Tuesday, May 14, 2019

Harpers Ferry Brewing - Overlooking the Potomac and Maryland Heights

On September 13th, 1862 Confederate units under Brig. Gens. Joseph B. Kershaw assaulted the lightly defended Maryland Heights, the highest mountain overlooking the strategic transportation hub of Harpers Ferry. This town was strategically significant because it was built at the point where the Shenandoah River meets the Potomac River with a junction of the Baltimore-Ohio Railroad. Thus Gen. Robert E. Lee sent Maj. Gen. Thomas J. "Stonewall" Jackson to capture the town to buttress his supplies while he marched into Maryland prior to the Battle of Antietam. Harpers Ferry was virtually indefensible as it is surrounded on all sides by higher ground. Yet the Union commander, Col. Dixon S. Miles refused to strongly fortify any of these positions and instead concentrated his forces near the town.

By mid-afternoon, the inexperienced and overmatched Union soldiers had abandoned Maryland Heights and escaped across a pontoon bridge into the town. Col. Miles, compounded his previous misjudgment and refused to press a counter-attack. With the Confederate capture of Maryland Heights as well as the Confederate positions in Loudoun Heights to the east and Bolivar Heights to the west, the fate of 12,000 Union troops were sealed. On September 15th, the largest surrender of United States forces during the Civil War took place.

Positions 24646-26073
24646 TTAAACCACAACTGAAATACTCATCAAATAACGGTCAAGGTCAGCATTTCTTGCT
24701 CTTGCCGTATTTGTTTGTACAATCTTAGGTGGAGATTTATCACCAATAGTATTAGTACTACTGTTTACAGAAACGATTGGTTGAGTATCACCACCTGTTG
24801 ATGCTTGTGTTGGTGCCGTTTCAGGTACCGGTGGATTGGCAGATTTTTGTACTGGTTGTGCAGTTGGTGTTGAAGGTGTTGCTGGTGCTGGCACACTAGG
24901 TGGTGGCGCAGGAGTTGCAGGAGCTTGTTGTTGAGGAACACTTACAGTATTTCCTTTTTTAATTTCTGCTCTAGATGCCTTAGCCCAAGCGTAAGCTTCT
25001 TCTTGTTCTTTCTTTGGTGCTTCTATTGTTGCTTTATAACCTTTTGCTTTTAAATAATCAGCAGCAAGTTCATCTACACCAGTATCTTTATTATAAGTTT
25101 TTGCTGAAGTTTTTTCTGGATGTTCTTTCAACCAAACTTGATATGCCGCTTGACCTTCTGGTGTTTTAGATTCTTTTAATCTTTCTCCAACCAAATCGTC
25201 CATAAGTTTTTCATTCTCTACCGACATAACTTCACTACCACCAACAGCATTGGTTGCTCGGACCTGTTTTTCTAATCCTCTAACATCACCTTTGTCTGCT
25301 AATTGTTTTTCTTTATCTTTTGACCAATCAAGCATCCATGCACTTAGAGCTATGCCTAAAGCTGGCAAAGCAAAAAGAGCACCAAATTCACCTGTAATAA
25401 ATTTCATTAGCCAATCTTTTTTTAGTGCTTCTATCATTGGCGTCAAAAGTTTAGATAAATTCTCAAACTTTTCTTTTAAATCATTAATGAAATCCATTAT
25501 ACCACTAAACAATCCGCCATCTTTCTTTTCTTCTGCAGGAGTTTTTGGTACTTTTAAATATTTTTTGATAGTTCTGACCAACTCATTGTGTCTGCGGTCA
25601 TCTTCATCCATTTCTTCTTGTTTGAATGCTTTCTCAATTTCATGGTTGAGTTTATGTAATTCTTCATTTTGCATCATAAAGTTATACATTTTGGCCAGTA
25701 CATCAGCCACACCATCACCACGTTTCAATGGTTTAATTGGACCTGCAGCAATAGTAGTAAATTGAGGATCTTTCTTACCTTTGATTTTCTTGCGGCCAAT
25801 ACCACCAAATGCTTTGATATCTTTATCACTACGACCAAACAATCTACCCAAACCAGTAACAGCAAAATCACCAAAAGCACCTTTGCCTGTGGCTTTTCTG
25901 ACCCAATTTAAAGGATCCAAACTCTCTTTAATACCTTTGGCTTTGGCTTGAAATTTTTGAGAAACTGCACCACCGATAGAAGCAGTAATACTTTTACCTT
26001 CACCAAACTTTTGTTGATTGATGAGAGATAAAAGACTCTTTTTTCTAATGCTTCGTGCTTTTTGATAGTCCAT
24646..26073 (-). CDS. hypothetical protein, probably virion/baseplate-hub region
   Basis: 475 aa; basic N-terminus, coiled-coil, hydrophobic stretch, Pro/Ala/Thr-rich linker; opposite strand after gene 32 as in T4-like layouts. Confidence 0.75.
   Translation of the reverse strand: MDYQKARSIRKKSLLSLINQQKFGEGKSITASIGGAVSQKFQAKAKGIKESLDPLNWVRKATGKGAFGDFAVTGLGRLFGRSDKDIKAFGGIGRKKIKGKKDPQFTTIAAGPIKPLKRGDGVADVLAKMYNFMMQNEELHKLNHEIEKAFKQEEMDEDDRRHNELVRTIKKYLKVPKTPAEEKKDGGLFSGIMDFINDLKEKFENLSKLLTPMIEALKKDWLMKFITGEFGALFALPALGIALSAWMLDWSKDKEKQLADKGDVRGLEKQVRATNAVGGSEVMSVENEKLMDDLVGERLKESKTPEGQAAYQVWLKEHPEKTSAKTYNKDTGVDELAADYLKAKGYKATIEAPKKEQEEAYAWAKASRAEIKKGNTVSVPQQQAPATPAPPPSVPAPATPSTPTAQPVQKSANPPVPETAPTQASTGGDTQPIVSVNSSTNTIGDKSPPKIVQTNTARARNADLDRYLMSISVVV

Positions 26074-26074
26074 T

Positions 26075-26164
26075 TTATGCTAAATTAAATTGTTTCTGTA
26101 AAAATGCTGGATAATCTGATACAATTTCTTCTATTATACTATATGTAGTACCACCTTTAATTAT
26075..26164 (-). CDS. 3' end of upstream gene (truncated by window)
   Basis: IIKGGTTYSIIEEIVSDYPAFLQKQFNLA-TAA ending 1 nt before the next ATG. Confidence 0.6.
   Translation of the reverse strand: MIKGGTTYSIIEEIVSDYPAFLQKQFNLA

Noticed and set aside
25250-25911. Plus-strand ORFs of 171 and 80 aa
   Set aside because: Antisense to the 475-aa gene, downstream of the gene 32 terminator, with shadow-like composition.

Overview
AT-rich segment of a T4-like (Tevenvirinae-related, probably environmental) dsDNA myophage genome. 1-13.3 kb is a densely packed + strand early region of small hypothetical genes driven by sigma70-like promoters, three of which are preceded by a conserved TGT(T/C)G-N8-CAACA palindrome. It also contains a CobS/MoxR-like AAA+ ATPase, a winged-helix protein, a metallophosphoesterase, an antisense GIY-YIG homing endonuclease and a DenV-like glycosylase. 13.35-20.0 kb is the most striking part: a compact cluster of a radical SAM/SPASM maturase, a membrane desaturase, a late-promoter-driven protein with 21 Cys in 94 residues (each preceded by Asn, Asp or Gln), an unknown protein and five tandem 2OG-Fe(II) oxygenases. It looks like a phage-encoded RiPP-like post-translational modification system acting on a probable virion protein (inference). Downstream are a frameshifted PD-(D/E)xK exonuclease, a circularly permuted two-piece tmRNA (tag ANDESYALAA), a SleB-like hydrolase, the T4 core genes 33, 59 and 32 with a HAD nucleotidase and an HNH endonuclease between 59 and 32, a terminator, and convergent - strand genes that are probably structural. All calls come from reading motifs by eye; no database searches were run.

Late last year Harpers Ferry Brewing opened on Loudoun Heights (the northernmost point in Loudoun County) providing generous views of Maryland Heights and for those with a keen eye, Harpers Ferry itself. The brewery is located next to the Harpers Ferry Adventure Center whose owners J.R. and Holly Heffner teamed with Old 690 Brewing Company's owners Darren and Tammi Gryniuk and Mark and Ronda Powell to launch this destination brewery. It houses a 15-barrel brewing system, a 40 tap inside bar, a 20 tap outside bar, and ample seating. Besides the views of Maryland Heights to the north and west, the east provides scenic views of the Potomac and Maryland countryside.

 And expect plenty of beer options. During our visit in late April, the brewery was pouring a dozen beers with multiple styles represented. Our flights consisted of the Tri-State Tripel, Oatmeal Stout, Baltic Porter, Wake Up Call White Stout, River Daze Berliner Weisse, and Potomac Pale Ale. The most intriguing were the Tripel, Berliner Weisse, and White Stout - the later a lactose enabled, creamy, and coffee noted brew. Use theCompass Craft Beverage Finder to guide you to these delicious beers and scenic views. Cheers.


Unknown said...

I think you may have the wrong date in the first sentence!

WineCompass said...

Thank you for noticing.